Late in the fourth quarter, ASU backup Trey Elder — an ultimate team player, who had sacrificed his starting position to allow Edwards to become a starter — ran a read option play to perfection on his first play in the game and scampered 53 yards for a touchdown.
ASU coach Jerry Moore, in his late 60s, sprinted up the sidelines and was one of the first people to reach Elder as the senior QB ran off the field. The coach and player met in a huge embrace that spoke volumes of what Elder meant to his coach and his team.
Worried about control as the overflow, record crowd of 23,010 began to prepare for its championship celebration, security personnel let fans out of the stands and allowed them to hover near the sidelines in the final three-and-half minutes.
Frustrated by a 35-point deficit and the antics of the rowdy crowd, Delaware’s Mark Duncan fired the ball into the crowd after a 75-yard TD return on the ensuing kickoff — where it struck an angry police officer.
The officer chased after Duncan to give him a scalding lecture, with the Blue Hen receiver being lucky to escape a possible arrest.
Flacco hit 23-of-48 passes for 334 yards, but only one touchdown as the Mountaineer defense stuffed the Blue Hens repeatedly in the red zone.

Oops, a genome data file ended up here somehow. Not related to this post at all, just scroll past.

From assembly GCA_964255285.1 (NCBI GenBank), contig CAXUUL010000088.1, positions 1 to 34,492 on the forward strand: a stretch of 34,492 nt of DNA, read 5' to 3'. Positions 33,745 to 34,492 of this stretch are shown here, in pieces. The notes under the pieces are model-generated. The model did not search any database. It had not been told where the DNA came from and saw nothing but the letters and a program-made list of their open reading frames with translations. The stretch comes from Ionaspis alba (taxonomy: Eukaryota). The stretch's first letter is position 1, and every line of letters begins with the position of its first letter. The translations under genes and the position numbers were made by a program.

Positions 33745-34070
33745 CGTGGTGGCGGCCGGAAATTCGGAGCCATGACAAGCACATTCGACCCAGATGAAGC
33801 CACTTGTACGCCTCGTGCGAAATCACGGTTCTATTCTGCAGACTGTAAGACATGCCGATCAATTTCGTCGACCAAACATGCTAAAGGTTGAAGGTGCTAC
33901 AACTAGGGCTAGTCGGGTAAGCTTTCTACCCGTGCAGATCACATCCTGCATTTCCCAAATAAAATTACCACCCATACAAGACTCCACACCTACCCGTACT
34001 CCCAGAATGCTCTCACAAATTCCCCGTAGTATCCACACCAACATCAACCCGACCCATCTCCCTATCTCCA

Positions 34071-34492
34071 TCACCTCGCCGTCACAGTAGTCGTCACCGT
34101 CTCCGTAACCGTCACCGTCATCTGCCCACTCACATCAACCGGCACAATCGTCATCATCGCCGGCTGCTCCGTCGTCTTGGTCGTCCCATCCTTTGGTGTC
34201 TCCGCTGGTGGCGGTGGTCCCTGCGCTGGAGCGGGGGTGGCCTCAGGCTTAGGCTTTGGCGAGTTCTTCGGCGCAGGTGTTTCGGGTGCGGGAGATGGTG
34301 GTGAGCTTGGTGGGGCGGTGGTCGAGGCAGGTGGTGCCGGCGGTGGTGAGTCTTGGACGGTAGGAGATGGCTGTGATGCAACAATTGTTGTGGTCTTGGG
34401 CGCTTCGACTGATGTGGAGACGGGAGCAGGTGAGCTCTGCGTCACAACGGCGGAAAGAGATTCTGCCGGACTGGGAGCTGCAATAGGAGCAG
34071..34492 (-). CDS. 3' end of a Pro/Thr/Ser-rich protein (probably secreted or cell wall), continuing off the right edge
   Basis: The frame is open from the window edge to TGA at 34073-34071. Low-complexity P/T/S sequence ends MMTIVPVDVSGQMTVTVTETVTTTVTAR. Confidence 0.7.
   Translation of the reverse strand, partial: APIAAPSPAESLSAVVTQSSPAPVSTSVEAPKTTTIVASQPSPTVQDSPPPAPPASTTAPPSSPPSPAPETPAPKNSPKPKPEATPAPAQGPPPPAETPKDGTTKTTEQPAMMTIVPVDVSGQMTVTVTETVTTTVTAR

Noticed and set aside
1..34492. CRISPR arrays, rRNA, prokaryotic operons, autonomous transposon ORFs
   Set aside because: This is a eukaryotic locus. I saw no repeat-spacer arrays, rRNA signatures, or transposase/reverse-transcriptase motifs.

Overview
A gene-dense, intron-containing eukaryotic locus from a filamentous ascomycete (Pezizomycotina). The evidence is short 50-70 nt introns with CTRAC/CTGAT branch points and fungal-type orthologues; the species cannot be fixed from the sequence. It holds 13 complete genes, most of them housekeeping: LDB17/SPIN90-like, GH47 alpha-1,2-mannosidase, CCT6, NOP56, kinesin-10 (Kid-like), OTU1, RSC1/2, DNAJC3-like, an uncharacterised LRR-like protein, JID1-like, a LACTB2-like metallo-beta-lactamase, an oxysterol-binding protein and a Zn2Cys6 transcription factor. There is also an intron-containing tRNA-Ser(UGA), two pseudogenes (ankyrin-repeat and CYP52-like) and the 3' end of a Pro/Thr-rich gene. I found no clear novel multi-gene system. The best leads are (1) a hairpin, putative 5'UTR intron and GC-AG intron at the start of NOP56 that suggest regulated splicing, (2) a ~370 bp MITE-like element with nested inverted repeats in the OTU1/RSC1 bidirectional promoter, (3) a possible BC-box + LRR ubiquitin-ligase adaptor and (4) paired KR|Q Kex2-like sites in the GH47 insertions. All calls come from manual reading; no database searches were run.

Richmond vs Montana
The most memorable play in this game occurred on Richmond’s first drive of the game when Spider quarterback Eric Ward tossed the ball to fullback John Crone and snuck into the flat.
Crone hit Ward for a 23-yard touchdown pass and Richmond was on its way to a fairly east 24-7 victory.
In the press conference, I caused an emotional moment for first-year coach Mike London when I asked him if he knew he was the first African-American coach to win a national championship since Florida A&M’s Rudy Hubbard had been victorious in the first I-AA title game in 1978.
Tears swelled in the upbeat, personable coach’s eyes and he got chocked up for a few seconds before he was able to answer the question.
Obviously swelling with pride, this one-time police detective said: “I’m excited this is Richmond’s first national championship.”
Eating dinner in the early Saturday morning hours after the game at a 24-hour dinner up the street from Finley Stadium, my assistant John Hooper and I met a young Montana coed who had traveled by car all the way from Missoula for the title game.
The attractive young lady caught our eyes with a T-shirt that bears the slogan “Marc Mariani, will you marry me?”
We found out that she had never met the brilliant Grizzly receiver and returnman, who was a couple of years away from an All-Pro career with the Tennessee Titans.
Chivalry lived as we walked her from the restaurant, back to her hotel.
Villanova vs Montana
Of all of the media days I’ve covered before championship games, this one was almost more fun than a very competitive game that was filled with good plays.
And my favorite press conference moment was talking to big Ben Ijalana, the massive left tackle for the Villanova Wildcats. Ijalana displayed a laugh as big as his 6-4, 317-pound frame.